Wednesday, August 07, 2013

The circular logic of prohibition

We prohibit a ‘bad’ drug on the rationale that it is dangerous, and then construct social policies that assure high risks related to the drug’s use - William L White
That just about sums up the circular logic of prohibition, as illustrated by the current rash of police warning people not to take illicit drugs because you never know what's in them. If that's the main reason not to take them, prohibition is clearly the problem.

These issues are explored in a book by Bill White, Pathways from the Culture of Addiction to the Culture of Recovery.

The book is summarised nicely by blogger David Clark who lists some of the ways prohibition makes drugs more dangerous and describes this as immoral:
In essence, technology is being withheld in order to keep the risk of prohibited drug use high, in the hope it will deter use. This is morally wrong. The price of this approach is that people contract disease and die not because of the drug, but because of the social policy that prevents society from reducing risks associated with its use.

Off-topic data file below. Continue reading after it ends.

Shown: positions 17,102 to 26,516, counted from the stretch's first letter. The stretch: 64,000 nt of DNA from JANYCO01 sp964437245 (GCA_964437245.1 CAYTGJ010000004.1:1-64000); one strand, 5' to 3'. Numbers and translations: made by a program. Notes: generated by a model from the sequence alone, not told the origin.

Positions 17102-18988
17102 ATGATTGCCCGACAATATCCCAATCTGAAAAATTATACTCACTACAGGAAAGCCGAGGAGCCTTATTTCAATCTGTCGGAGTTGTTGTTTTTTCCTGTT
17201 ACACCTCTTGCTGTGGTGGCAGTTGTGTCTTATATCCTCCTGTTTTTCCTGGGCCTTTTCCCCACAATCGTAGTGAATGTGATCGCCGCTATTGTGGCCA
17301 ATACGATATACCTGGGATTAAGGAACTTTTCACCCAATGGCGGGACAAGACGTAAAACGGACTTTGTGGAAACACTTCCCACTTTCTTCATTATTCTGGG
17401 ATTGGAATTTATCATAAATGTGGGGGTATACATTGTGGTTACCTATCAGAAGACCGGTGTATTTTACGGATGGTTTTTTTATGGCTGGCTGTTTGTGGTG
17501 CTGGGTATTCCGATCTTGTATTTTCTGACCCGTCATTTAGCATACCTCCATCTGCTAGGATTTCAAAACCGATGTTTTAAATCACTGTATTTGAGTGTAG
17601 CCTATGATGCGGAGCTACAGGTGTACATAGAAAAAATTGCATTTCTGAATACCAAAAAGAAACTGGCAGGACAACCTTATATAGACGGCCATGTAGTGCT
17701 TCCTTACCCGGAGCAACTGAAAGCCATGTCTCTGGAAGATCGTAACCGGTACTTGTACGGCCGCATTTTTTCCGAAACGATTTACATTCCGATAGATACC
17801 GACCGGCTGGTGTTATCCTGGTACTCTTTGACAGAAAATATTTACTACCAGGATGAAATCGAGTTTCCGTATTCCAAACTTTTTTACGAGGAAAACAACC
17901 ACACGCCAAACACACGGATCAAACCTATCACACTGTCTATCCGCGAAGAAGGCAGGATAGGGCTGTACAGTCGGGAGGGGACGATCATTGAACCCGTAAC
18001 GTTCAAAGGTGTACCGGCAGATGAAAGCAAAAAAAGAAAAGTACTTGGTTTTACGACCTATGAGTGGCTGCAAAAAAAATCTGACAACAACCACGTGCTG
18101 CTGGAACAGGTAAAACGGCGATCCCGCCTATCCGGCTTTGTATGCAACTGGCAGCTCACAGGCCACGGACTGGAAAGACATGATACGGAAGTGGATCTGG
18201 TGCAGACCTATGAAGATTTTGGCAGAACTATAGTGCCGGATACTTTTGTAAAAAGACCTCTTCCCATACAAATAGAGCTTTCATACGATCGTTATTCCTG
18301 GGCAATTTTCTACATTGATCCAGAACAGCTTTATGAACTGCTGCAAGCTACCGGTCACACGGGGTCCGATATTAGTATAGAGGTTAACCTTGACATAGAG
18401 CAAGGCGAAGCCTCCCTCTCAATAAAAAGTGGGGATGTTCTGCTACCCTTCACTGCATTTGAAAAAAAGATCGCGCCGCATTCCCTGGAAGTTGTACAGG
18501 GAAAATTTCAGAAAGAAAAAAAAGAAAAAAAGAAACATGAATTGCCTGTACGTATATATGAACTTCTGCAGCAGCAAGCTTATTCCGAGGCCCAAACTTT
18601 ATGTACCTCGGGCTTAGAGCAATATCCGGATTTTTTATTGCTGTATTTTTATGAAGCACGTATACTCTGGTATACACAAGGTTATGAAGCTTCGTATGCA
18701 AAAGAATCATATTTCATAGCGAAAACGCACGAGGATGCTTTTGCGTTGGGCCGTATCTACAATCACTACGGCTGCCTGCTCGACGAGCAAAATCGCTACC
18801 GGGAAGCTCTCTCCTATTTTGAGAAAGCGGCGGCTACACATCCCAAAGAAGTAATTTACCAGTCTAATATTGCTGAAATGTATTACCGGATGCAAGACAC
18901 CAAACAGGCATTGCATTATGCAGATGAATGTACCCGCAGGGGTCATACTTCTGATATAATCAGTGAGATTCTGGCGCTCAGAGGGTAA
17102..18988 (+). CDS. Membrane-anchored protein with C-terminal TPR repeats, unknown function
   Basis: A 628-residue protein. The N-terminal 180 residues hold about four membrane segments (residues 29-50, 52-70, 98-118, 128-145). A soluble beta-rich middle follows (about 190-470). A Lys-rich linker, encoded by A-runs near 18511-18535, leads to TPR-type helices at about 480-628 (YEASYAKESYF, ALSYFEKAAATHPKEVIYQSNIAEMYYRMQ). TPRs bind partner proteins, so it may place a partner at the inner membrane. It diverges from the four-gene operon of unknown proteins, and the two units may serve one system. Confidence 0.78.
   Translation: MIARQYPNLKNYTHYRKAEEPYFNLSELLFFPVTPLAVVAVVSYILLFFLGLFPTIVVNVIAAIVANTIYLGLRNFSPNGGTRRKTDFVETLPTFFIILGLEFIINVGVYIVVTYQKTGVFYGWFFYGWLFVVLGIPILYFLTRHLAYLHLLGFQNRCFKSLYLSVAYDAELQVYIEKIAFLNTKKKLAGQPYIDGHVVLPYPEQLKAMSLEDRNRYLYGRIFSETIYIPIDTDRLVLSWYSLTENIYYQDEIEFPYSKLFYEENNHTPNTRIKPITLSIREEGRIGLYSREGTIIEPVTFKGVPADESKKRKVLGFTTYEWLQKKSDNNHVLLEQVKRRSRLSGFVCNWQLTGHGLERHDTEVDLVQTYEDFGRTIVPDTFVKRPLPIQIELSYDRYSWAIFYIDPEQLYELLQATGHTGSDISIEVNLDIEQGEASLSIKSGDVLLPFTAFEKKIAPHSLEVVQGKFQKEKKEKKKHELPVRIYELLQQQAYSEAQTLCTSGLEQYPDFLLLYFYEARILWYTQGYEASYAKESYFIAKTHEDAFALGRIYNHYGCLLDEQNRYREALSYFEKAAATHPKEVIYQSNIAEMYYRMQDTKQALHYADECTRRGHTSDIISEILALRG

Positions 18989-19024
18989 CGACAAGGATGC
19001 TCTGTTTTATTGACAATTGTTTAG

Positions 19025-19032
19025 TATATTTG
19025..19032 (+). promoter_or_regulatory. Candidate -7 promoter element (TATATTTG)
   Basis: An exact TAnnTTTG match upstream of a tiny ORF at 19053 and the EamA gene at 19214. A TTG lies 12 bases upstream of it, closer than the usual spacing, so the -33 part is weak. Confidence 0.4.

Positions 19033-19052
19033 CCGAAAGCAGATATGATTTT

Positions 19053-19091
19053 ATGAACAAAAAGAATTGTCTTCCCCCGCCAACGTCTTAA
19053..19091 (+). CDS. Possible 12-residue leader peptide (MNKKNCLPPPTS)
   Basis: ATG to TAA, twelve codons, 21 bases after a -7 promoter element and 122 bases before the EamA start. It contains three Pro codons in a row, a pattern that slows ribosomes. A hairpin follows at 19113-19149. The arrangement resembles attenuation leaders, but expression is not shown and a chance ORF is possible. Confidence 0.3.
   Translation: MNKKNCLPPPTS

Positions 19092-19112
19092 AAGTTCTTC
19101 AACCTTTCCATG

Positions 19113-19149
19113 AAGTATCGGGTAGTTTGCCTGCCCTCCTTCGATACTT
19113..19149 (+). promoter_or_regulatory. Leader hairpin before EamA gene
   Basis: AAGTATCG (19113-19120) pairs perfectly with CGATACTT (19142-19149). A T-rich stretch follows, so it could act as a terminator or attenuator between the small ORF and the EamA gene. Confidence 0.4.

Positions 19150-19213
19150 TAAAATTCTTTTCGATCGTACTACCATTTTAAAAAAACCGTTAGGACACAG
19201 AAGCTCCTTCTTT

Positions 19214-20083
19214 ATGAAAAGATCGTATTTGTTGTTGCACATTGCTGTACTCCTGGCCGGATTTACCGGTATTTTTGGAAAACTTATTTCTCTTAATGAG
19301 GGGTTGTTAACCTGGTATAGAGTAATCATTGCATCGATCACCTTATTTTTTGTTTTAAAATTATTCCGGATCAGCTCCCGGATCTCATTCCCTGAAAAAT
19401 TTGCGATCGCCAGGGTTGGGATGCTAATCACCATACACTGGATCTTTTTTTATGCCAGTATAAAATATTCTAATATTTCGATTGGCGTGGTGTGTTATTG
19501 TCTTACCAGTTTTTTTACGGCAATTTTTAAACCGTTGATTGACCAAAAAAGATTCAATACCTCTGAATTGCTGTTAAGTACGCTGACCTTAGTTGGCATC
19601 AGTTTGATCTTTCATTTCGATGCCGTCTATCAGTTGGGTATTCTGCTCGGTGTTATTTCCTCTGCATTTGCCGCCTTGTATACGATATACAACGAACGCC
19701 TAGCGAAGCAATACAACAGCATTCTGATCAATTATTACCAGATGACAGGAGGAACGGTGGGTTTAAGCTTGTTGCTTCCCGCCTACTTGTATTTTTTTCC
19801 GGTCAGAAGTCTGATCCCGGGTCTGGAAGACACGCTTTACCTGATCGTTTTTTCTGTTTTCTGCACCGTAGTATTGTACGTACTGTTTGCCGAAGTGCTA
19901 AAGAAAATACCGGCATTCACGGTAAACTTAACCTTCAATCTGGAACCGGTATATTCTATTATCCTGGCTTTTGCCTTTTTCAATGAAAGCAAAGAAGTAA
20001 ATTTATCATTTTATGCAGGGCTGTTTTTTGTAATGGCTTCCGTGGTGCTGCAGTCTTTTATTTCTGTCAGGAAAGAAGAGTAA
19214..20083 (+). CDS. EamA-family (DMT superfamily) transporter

The irony is - and here we revisit the circular logic of prohibition - that the foundation of prohibition is always a 'moral' one (even if you ignore the religious element in the movement). Writes Clark:
The drug and its users are held responsible for a number of problems in society, and the survival of society can be portrayed as being dependent on prohibition of the drug. The drug, dealers and even users are viewed as ‘evil’, corrupting our young people. Anyone questioning these statements is attacked and sometimes characterised as part of the problem that needs to be eliminated.
This stigma then makes it harder for addicts to recover. This prompts prohibitionists to argue for even more prohibition, and the cycle goes on.

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